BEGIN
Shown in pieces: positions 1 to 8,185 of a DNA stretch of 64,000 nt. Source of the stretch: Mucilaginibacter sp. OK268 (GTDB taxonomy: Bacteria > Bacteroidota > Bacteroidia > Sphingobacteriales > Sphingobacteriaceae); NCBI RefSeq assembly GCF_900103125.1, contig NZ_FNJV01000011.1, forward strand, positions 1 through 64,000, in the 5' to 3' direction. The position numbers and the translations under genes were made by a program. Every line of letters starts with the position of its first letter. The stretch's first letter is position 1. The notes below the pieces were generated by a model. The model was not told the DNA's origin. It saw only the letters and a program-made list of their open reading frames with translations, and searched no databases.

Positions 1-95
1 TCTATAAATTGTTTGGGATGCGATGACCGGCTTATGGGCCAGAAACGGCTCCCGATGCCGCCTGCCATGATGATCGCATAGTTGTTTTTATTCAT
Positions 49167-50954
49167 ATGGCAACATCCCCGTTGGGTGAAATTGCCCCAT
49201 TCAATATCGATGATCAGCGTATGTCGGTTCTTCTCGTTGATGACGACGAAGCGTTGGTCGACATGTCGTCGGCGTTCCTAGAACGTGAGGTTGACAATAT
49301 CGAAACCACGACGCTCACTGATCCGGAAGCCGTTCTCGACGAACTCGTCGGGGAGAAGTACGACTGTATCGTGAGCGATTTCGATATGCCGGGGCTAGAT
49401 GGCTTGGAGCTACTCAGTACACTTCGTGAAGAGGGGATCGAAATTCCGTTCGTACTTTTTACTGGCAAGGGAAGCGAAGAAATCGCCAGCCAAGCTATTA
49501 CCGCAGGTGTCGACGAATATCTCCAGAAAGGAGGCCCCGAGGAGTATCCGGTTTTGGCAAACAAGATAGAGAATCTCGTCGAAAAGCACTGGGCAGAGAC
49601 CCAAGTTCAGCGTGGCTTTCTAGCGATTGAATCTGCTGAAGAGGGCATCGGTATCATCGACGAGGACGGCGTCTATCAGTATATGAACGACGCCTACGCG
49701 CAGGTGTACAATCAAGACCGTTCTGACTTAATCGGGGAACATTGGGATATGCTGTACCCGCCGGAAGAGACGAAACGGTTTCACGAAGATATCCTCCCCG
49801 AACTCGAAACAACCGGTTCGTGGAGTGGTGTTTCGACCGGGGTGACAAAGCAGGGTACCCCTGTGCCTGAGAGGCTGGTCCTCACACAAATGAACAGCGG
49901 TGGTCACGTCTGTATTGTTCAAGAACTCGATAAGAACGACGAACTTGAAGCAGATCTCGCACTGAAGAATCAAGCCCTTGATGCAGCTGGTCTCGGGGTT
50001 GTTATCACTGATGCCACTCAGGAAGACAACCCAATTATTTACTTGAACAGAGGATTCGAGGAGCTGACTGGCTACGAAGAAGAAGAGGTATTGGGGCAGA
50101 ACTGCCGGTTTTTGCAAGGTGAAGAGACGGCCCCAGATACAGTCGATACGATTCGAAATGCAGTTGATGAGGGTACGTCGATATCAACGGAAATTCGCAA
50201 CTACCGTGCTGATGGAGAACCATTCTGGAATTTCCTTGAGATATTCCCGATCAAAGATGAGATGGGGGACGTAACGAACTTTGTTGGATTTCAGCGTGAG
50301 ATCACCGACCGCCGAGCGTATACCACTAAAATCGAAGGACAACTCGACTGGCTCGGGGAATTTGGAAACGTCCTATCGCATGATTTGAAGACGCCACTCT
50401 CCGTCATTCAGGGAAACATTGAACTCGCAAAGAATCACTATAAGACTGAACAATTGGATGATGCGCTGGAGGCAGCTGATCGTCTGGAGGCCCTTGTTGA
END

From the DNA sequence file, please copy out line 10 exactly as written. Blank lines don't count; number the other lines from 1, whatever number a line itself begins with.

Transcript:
49601 CCAAGTTCAGCGTGGCTTTCTAGCGATTGAATCTGCTGAAGAGGGCATCGGTATCATCGACGAGGACGGCGTCTATCAGTATATGAACGACGCCTACGCG